Today, Dark Horse Comics releases Mike Mignola’s latest endeavor, “The Amazing Screw-On Head,” brought to vivid life by virtuoso colorist, Dave Stewart.
Dave has been the colorist for the Hellboy series from Dark Horse for over a decade, and I’ve been a fan of his work from day one. His use of broad flat color laid into Mike Mignola’s simplified shapes and volumes adds just the right amount of graphic power to the pages to keep any lover of the comic form turning those pages late into the night.
When most colorers in the business work to give three dimensional effect to thousands of pages each week with complicated rendering, Stewart has the audacity to create depth from flat color.
Dave has to take a virtual sea of black and white ink and make volumetric sense of it. He has to give it the depth that Mike is seeing and then add his own touch to it all. The result is strikingly subtle, yet visually powerful. When looking at the structure behind it, you won’t find a formula or a secret cryptic method. You’ll find a singular strong vision developed from years of experience. Dave keeps the skills honed and sharp.
I caught up with him to ask a few questions about his latest work for The Amazing Screw-on Head.
Greg Manchess: So Dave, I’ve followed your work over the years and appreciate your direct application. How would you describe the work of the colorist?
Dave Stewart: Being the colorist requires getting in sync visually with an artist and not overpowering their work; hopefully, just supporting it. My work is probably at it’s best when the finished piece is considered in it’s entirety and not easily separated into coloring and line work. As the colorist, I’m working with the artist’s black and white illustration, adding the color and a certain amount of rendering and texture. I work exclusively on the computer, but I try not to rely too much on its capacity to add texture or effect in an attempt to give my work a hand-painted feel. It’s easy to let too much of the computer seep into the work, and steal the warmth and creativity that a human hand can add.
GM: I love that human touch, even with computer work. Very important. Do you have a particular method for starting a page?
DS: I lay in the base colors first. Planning your composition is important. How do the colors help lead the eye with variation in value and hue? You don’t want the page to lay flat, but have a certain depth and rhythm. There’s always something to work off of, costume colors, time of day, etc. Sometimes it’s just deciding how to play off those elements.
GM: Do you keep an overall color scheme in mind?
DS: I like to break scenes into different color schemes to give the reader a visual cue of a change. The book’s overall color scheme might require me to globally adjust saturation or hue to support an overall visual theme. Depends a lot on the tone or mood of the story and the style of the art. I really try to keep an open mind about what the story and art needs and not impose a style or palette that I call my own.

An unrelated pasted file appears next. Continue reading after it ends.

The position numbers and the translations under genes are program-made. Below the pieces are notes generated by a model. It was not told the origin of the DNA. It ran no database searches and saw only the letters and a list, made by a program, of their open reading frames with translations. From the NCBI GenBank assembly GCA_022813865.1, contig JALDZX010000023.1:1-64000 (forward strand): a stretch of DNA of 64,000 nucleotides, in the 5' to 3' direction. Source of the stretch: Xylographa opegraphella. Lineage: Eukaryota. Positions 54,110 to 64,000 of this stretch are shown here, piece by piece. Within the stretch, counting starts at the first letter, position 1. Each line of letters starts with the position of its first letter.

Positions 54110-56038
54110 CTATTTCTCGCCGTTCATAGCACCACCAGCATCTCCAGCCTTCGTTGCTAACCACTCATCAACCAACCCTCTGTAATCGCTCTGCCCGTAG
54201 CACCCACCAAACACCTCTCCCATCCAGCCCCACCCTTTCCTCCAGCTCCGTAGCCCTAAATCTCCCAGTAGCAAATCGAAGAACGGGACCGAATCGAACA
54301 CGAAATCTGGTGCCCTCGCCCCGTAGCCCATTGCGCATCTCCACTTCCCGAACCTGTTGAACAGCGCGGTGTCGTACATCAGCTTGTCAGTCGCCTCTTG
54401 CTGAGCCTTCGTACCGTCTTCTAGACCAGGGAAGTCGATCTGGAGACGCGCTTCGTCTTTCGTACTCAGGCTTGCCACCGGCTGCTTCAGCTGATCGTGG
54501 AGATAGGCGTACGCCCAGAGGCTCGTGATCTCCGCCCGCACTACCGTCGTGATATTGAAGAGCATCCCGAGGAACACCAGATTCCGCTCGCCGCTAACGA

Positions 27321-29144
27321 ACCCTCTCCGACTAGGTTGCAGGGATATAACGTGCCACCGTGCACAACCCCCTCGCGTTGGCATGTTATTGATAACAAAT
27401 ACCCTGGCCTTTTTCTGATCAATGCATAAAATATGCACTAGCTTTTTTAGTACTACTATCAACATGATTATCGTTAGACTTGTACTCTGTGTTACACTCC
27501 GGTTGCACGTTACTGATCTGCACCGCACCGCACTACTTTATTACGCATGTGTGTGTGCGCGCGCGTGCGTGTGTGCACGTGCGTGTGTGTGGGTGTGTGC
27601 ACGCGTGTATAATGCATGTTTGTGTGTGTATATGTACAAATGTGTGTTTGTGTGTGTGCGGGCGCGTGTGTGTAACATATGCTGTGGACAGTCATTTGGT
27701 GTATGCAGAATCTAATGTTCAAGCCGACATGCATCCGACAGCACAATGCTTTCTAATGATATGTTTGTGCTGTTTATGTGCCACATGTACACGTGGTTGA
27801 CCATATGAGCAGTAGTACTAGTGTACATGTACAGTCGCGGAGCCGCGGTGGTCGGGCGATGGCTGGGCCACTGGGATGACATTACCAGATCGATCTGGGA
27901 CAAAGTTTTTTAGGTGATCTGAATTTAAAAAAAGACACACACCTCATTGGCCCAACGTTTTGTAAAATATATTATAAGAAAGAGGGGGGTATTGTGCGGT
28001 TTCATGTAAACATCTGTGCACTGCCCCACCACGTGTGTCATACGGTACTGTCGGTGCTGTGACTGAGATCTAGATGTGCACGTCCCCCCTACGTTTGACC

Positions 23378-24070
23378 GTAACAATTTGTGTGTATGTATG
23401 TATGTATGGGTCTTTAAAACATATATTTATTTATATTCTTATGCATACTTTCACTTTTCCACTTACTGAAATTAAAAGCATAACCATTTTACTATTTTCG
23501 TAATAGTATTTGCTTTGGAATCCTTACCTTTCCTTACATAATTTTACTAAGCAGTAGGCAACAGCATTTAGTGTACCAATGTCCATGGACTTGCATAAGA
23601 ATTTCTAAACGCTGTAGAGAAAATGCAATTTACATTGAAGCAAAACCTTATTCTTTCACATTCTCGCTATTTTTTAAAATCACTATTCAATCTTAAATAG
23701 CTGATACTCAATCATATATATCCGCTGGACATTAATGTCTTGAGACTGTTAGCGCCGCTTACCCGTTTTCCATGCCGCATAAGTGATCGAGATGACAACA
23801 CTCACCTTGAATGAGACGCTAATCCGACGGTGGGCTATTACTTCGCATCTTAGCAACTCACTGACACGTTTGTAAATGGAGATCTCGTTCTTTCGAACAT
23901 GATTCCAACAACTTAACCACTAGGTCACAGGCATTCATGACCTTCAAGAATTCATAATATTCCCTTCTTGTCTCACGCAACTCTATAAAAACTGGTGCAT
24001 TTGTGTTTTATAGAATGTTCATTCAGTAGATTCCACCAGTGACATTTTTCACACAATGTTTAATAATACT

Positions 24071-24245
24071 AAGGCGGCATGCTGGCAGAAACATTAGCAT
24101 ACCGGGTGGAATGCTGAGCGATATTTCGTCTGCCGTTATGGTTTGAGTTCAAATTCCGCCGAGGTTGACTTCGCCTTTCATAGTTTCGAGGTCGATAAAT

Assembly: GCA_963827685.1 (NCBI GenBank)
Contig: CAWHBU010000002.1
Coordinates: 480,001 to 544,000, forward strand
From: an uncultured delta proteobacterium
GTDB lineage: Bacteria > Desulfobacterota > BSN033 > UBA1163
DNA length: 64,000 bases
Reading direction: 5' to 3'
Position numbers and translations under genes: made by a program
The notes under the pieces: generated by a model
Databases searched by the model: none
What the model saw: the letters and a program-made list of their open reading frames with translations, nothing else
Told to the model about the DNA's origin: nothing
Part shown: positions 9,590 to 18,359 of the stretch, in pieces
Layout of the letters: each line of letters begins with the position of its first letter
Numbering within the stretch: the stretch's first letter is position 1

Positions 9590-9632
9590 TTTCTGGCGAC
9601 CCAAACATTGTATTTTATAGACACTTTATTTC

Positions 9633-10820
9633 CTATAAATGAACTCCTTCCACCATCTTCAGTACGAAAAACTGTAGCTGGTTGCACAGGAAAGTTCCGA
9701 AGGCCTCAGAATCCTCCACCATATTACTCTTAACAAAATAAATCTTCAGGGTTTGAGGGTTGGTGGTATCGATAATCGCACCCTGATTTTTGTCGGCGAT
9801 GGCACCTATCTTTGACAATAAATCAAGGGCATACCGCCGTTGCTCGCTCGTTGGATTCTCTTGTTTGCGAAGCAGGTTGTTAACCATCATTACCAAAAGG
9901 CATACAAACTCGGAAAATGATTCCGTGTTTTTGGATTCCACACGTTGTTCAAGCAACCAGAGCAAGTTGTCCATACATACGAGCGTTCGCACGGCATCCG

GM: It feels like a natural progression. Do you like to have an overall arc of color from beginning to end?
DS: That’s pretty instinctual. If I get the entire book at once I’ll try to layout the scene changes or transitions by dropping in flat colors first. Mignola tends to create that progression in his story, but on other jobs that has to be inserted. It can be visually dull to have one look for a long scene so adding stuff like changing light (a sunset/sunrise) can give you enough variation to keep the visual (usually non action in this case) interesting.
GM: Do you let the artist’s images dictate your color approach for the page?
DS: It’s a balance between story and art. I’m working on a book called Joe the Barbarian for Vertigo, where I’m taking a different color and rendering approach for two separate parts of the story, a fantasy world contrasting the real world. Although the artist has one drawing style for both, the color approach gives it the instant visual cue that things have changed. The story dictated my approach on that.
GM: How much did you and Mike collaborate on The Amazing Screw-On Head? Did he have colors in mind already?
DS: We collaborate a lot. Sometimes Mike has a specific color idea when he’s drawing, and other times he has more general ideas that support the story. Sad, gloomy, spooky, violent are the type of general terms that he might use to describe a scene. We’ve been working together long enough that I know pretty well what he is talking about. It all supports the story with a certain aesthetic in mind. We also reference previous palettes, and ideas. Seems to be a pretty smooth operation these days.
GM: Do you guys ever disagree at times, and if so, how do you handle that?
DS: Not really. Just suggestions back and forth. It’s pretty easy for me to figure out where Mike is going, even if I don’t get it the first time around. In general I try not to be the one that says the artist is wrong. I just try to make it work or find a good compromise.
GM: Any particular color ideas you are experimenting with or wanting to see more of?
DS: I’m interested in finding a project where I can insert a bit of a surreal/psychedelic feel to the colors. I had a little of that going in Zero Killer, but I’d like to pursue that further. I think some of that is creeping into some of my work as it is. I’d like to push it.
Greg Manchess is an artist and writer working in New York and Portland. He and Dave Stewart will be collaborating on a series of Solomon Kane covers.